This resulted in the rapid development of the grazing of cattle on the high alpine pastures, most especially in high summer. When the grasses became less nutritious and thinner on the ground at the hotter, lower altitudes, graziers would drive their cattle into the cooler uplands where meadows retained moisture and temperatures were less severe. This remained a standardised form of land use for the ensuing 150 years and has resulted in the many crude but — by modern eyes — romantic cattlemen’s huts throughout the regions.
The Alps are also major water catchments, and, as a region of relatively high rainfall, it feeds rivers such as the Yarra, Ovens and Buckland and the coastal Gippsland Lakes. It also is a major regulator of water flow into the Murray River and, while it represents only one per cent of the catchment area of the Murray it is responsible for 29 per cent of the river's water volume. The plant and soil types in the alpine region — particularly Sphagnum bogs — hold ice and snow long after winter is over, and water long after it has dried up elsewhere, and only releases it gradually. This sustains water flow in times when rainfall in the rest of the catchment is in short supply, most especially during the drier summer months.
The decision in 2005 to remove cattle grazing from the Alpine regions is expected in the long term to have a significant impact on the recovery of these high plateau and valley wetlands, though how quickly they will recover, and the degree of recovery, remain to be seen.
It is not expected they will return to their pre-European settlement levels, as these are believed to have been leftovers of a much moister and undisturbed environment from many thousands of years ago, with overall climatic conditions that no longer exist. Once damaged they are unlikely to fully recover again, even over a long period of time.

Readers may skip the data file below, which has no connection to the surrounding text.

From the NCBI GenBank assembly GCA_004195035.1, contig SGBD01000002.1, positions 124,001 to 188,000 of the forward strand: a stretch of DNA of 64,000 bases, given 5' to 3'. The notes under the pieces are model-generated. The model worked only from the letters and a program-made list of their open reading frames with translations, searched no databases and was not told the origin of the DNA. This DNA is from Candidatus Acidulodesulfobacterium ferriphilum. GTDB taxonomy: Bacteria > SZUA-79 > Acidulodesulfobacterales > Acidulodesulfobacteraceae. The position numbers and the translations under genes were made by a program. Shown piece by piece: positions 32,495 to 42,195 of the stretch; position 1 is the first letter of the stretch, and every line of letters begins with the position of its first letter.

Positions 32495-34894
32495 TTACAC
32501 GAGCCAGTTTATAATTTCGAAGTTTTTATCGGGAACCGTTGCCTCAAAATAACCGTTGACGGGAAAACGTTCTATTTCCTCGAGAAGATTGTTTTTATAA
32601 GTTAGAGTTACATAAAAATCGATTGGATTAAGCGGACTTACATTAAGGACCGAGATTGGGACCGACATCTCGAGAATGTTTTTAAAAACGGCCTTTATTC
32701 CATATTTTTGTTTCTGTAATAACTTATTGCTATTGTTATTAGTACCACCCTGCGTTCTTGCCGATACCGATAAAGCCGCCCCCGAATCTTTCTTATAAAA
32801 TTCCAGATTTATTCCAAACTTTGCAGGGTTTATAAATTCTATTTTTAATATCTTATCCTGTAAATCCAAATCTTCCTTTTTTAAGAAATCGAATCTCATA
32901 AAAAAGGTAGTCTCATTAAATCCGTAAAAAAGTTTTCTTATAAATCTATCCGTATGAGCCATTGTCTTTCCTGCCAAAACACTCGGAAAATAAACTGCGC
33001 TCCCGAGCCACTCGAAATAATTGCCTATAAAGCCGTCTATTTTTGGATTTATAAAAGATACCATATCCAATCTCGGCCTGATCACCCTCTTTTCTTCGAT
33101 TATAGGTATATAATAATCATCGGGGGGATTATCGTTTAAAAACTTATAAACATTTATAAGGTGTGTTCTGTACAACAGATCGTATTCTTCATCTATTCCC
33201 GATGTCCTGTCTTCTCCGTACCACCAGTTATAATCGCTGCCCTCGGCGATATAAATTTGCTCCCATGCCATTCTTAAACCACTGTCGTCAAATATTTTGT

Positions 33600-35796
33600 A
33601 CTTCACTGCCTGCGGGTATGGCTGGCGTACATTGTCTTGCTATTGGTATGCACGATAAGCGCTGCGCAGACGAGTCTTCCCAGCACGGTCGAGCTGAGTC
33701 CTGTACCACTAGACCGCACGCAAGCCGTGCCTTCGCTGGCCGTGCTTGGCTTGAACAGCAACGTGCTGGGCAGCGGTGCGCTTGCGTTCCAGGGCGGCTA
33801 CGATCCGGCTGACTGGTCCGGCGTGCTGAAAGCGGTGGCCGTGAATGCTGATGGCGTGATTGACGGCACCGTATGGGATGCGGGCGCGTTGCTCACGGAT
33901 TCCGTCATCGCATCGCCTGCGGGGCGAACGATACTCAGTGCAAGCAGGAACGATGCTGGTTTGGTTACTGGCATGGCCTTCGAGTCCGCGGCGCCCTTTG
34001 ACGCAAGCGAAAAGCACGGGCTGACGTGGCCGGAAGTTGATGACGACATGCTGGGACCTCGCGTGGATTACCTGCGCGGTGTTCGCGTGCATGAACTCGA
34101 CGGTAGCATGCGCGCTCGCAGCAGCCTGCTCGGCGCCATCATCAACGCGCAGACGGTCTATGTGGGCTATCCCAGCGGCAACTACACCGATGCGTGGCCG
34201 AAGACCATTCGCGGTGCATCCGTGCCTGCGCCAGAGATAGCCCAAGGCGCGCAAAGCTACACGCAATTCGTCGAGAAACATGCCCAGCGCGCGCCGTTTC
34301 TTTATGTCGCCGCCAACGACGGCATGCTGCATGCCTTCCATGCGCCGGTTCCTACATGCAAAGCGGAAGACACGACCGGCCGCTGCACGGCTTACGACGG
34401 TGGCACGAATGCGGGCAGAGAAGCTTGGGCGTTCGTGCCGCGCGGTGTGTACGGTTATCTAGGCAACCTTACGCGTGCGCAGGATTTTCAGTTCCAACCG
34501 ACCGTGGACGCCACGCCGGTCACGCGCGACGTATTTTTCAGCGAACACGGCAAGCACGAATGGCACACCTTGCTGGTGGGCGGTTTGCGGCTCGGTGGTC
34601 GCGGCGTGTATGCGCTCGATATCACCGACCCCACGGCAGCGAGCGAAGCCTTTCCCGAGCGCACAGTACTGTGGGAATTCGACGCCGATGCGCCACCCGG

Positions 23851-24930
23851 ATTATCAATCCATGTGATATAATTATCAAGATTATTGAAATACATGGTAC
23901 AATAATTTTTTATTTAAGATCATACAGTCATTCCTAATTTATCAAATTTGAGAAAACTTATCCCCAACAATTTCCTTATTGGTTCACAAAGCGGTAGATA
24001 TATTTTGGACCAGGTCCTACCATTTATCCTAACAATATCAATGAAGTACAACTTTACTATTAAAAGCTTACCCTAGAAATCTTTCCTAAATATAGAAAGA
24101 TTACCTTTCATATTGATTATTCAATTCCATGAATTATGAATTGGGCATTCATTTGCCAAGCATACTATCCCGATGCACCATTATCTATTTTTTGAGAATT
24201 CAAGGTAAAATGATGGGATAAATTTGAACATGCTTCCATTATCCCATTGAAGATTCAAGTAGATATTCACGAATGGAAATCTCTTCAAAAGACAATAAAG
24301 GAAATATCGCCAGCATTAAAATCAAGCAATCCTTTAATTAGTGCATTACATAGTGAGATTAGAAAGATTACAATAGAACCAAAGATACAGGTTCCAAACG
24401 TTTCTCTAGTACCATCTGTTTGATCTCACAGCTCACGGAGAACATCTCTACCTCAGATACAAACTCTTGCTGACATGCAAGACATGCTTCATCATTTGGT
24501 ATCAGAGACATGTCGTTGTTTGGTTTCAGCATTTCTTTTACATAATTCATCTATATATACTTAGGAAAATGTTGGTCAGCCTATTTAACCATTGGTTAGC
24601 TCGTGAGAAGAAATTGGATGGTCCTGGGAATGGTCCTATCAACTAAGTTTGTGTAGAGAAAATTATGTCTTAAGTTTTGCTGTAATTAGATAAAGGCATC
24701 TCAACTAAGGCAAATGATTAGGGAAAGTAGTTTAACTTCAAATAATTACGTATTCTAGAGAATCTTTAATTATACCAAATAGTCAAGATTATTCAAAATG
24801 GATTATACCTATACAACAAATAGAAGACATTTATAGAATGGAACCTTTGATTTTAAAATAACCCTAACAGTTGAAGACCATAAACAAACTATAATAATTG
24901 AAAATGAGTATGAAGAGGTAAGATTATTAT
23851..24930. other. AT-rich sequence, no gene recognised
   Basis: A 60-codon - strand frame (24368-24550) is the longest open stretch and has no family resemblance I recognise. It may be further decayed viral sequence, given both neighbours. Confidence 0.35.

The significance of these high-altitude peat swamps was emphasised by a senior research officer of the Victorian Soil Conservation Authority, who wrote in 1971:
"Alpine land in Victoria is used for a number of purposes but the most important is that of water production. For this one purpose only, alpine land would probably have one of the highest values per acre of any rural land in Australia. Because winter precipitation is held as snow and ice to be released into streams months after it has fallen and because it is situated at a high altitude which gives it a head of energy that may be utilized for hydro-electric power generation and later for irrigation, water production from these areas imparts a high value to the land…"
The lesser known Kiewa Hydro Electric Scheme, while much smaller than the better-known Snowy Mountains Hydro Electric Scheme, provides Victoria with a significant percentage of its electrical needs, another significant reason for repairing and preserving the hydrology of the Victorian High Country.
The Victorian High Country is important to all Australians who care for the overall wellbeing of our nation and determines the prosperity for millions of Australians. It’s not just because it looks ‘nice’, it’s because we need the impacts it has on our struggling waterways.